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 Post subject: Easy heli jumbling solution?
PostPosted: Sun Jan 02, 2011 5:22 pm 
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I couldn't find any posts about a jumbling helicopter cube solution in search, but I know people have solved it.

I found a solution for jumbling which uses only 1 more algorithm than the regular solution to the puzzle.

How complicated are your solutions? Are they easy to find? Is it worth my time and effort to post a how to solve video?

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 Post subject: Re: Easy heli jumbling solution?
PostPosted: Sun Jan 02, 2011 5:37 pm 
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NType3 wrote:
I couldn't find any posts about a jumbling helicopter cube solution in search, but I know people have solved it.

I found a solution for jumbling which uses only 1 more algorithm than the regular solution to the puzzle.

How complicated are your solutions? Are they easy to find? Is it worth my time and effort to post a how to solve video?
I don't know any algorithms / strategies to get the puzzle back to a cubic state other than intuition. I don't find it that hard but there is one state with everything cubic except two adjacent edges jutting out that takes more thought to get out of.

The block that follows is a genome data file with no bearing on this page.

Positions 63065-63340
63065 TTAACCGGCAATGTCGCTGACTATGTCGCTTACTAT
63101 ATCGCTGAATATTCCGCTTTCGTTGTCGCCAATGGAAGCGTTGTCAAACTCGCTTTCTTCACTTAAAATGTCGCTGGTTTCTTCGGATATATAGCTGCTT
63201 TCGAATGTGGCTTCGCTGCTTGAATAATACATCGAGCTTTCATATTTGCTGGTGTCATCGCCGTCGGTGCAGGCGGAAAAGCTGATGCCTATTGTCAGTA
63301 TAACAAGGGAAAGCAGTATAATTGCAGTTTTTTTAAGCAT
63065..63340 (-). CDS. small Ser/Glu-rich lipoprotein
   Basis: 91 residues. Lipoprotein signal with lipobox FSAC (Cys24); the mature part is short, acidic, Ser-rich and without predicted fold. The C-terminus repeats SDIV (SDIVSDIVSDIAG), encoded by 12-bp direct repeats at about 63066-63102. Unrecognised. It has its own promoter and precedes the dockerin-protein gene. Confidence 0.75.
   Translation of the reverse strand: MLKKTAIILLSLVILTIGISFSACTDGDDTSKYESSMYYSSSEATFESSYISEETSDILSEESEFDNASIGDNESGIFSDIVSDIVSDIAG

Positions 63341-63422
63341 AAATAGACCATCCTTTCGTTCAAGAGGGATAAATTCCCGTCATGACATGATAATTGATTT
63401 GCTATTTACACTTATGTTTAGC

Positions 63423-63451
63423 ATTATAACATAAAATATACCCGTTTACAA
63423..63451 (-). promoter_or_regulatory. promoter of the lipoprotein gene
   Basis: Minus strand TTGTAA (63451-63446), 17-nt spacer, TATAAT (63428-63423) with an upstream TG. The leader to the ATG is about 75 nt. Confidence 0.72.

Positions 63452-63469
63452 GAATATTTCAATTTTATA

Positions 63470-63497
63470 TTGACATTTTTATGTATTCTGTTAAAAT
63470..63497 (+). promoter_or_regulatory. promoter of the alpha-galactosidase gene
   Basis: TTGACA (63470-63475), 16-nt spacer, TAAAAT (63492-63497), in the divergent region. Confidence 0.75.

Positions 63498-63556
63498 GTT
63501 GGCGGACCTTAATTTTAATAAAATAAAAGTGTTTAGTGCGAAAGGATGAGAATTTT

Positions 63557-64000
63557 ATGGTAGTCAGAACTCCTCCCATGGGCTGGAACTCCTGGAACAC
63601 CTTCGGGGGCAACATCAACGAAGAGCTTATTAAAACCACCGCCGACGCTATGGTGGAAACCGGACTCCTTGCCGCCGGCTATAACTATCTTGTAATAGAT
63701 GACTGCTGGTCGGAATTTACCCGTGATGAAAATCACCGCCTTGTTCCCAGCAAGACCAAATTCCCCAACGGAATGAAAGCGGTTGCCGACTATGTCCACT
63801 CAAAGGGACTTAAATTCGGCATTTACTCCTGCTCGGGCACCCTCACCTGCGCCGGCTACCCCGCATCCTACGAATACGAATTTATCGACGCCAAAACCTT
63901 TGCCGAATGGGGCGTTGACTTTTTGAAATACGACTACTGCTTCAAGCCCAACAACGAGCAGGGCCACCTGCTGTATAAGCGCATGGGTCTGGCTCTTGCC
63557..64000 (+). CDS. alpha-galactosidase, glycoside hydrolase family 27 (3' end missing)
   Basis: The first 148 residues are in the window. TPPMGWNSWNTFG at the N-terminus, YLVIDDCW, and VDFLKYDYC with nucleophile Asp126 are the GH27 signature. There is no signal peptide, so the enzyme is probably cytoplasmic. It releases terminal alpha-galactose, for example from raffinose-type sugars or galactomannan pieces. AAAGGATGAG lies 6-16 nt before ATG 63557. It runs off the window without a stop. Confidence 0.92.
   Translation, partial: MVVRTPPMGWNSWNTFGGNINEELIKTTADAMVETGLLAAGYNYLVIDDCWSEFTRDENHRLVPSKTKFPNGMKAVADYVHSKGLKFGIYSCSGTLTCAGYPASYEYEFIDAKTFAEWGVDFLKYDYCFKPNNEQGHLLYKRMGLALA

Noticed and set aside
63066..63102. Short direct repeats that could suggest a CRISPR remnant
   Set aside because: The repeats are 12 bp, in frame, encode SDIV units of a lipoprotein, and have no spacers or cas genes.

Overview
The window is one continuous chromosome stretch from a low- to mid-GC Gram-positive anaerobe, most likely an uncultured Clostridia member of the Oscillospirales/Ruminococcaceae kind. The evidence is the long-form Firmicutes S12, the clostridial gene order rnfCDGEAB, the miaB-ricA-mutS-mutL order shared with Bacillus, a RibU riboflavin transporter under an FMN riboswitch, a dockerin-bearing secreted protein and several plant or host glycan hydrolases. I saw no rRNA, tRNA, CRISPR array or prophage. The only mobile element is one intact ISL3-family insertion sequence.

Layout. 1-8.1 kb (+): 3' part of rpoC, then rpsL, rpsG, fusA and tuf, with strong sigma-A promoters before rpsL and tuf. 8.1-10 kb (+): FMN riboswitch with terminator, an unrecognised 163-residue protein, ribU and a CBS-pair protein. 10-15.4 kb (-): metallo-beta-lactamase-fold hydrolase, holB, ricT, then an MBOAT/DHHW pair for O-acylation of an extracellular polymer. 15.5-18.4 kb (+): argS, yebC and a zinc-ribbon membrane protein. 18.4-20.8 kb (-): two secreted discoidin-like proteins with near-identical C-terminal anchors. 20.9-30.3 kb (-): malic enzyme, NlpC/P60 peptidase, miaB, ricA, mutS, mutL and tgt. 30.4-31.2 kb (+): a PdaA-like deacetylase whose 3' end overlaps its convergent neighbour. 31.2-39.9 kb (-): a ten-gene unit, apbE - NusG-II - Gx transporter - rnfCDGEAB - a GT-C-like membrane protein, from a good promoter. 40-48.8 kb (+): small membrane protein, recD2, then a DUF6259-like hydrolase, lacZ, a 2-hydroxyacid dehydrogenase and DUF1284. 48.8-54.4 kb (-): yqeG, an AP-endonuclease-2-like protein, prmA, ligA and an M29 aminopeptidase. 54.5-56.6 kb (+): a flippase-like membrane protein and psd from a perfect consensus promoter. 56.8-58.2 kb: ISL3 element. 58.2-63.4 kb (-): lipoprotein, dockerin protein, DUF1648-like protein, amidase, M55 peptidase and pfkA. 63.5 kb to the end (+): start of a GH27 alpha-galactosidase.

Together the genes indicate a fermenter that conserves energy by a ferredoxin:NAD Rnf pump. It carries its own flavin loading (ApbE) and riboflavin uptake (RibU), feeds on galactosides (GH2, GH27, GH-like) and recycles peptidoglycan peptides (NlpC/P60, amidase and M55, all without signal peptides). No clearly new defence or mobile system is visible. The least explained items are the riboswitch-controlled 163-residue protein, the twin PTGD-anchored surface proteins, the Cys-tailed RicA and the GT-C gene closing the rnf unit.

As for solving once it is un-jumbled, I first fix all of the orbitals by solving the triangles around each face, finding the faces that can't be completed and then moving pieces between orbitals with a sequence that makes use of jumbling. Once I have all of the orbitals fixed I solve like a typical helicopter cube.

I'm only interested in seeing how other people move pieces between orbitals. When I found my sequence, I was having too much trouble keeping track of where pieces moved so I used a dry-erase marker and numbered every piece. Then after I applied a given sequence I would check where the pieces moved. I'm not sure how other people found their orbital fixing sequences but it would have taken me a very long time if I hadn't used a marker.

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 Post subject: Re: Easy heli jumbling solution?
PostPosted: Sun Jan 02, 2011 6:17 pm 
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I will post my solution here in a few hours if you would like. I came up with it on my own, and it's fairly straightforward, there are three, maybe four algorithms that I use with each other to solve it. I solve the centers one at a time, fixing those out of their orbital, then permutate the corners, then orient them.

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 Post subject: Re: Easy heli jumbling solution?
PostPosted: Sun Jan 02, 2011 6:41 pm 
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bmenrigh wrote:
I'm not sure how other people found their orbital fixing sequences but it would have taken me a very long time if I hadn't used a marker.


It sounds as if you have developed a rather long solution to fixing the orbitals, when it's very, very simple to switch orbitals unpure.